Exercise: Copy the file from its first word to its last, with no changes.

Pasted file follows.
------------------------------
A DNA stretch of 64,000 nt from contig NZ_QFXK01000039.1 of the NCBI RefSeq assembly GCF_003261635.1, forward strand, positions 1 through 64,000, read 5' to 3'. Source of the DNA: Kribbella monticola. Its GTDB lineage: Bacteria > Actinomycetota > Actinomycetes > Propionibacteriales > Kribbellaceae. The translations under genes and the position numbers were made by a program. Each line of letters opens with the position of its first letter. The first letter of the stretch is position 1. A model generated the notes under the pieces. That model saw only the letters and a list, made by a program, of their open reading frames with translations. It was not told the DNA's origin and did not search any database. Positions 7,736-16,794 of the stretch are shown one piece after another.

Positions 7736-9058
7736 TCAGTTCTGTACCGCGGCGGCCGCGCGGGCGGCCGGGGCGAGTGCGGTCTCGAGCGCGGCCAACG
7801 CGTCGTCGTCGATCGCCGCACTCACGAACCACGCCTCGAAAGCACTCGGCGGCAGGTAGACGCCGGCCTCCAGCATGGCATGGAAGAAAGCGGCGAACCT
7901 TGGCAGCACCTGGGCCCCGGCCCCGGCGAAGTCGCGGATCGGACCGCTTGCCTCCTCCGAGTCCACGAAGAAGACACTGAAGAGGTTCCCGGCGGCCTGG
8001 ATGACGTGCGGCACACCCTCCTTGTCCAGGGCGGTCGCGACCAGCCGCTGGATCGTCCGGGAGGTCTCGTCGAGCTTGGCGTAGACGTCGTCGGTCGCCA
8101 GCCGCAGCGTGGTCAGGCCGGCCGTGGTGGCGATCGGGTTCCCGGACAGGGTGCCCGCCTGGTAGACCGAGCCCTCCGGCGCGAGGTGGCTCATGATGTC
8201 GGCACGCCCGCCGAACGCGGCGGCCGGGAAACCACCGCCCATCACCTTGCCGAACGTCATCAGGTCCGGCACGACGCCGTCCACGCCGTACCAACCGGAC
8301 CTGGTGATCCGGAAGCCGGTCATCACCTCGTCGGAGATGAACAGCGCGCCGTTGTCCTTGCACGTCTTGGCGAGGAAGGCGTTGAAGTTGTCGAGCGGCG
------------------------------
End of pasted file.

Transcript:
A DNA stretch of 64,000 nt from contig NZ_QFXK01000039.1 of the NCBI RefSeq assembly GCF_003261635.1, forward strand, positions 1 through 64,000, read 5' to 3'. Source of the DNA: Kribbella monticola. Its GTDB lineage: Bacteria > Actinomycetota > Actinomycetes > Propionibacteriales > Kribbellaceae. The translations under genes and the position numbers were made by a program. Each line of letters opens with the position of its first letter. The first letter of the stretch is position 1. A model generated the notes under the pieces. That model saw only the letters and a list, made by a program, of their open reading frames with translations. It was not told the DNA's origin and did not search any database. Positions 7,736-16,794 of the stretch are shown one piece after another.

Positions 7736-9058
7736 TCAGTTCTGTACCGCGGCGGCCGCGCGGGCGGCCGGGGCGAGTGCGGTCTCGAGCGCGGCCAACG
7801 CGTCGTCGTCGATCGCCGCACTCACGAACCACGCCTCGAAAGCACTCGGCGGCAGGTAGACGCCGGCCTCCAGCATGGCATGGAAGAAAGCGGCGAACCT
7901 TGGCAGCACCTGGGCCCCGGCCCCGGCGAAGTCGCGGATCGGACCGCTTGCCTCCTCCGAGTCCACGAAGAAGACACTGAAGAGGTTCCCGGCGGCCTGG
8001 ATGACGTGCGGCACACCCTCCTTGTCCAGGGCGGTCGCGACCAGCCGCTGGATCGTCCGGGAGGTCTCGTCGAGCTTGGCGTAGACGTCGTCGGTCGCCA
8101 GCCGCAGCGTGGTCAGGCCGGCCGTGGTGGCGATCGGGTTCCCGGACAGGGTGCCCGCCTGGTAGACCGAGCCCTCCGGCGCGAGGTGGCTCATGATGTC
8201 GGCACGCCCGCCGAACGCGGCGGCCGGGAAACCACCGCCCATCACCTTGCCGAACGTCATCAGGTCCGGCACGACGCCGTCCACGCCGTACCAACCGGAC
8301 CTGGTGATCCGGAAGCCGGTCATCACCTCGTCGGAGATGAACAGCGCGCCGTTGTCCTTGCACGTCTTGGCGAGGAAGGCGTTGAAGTTGTCGAGCGGCG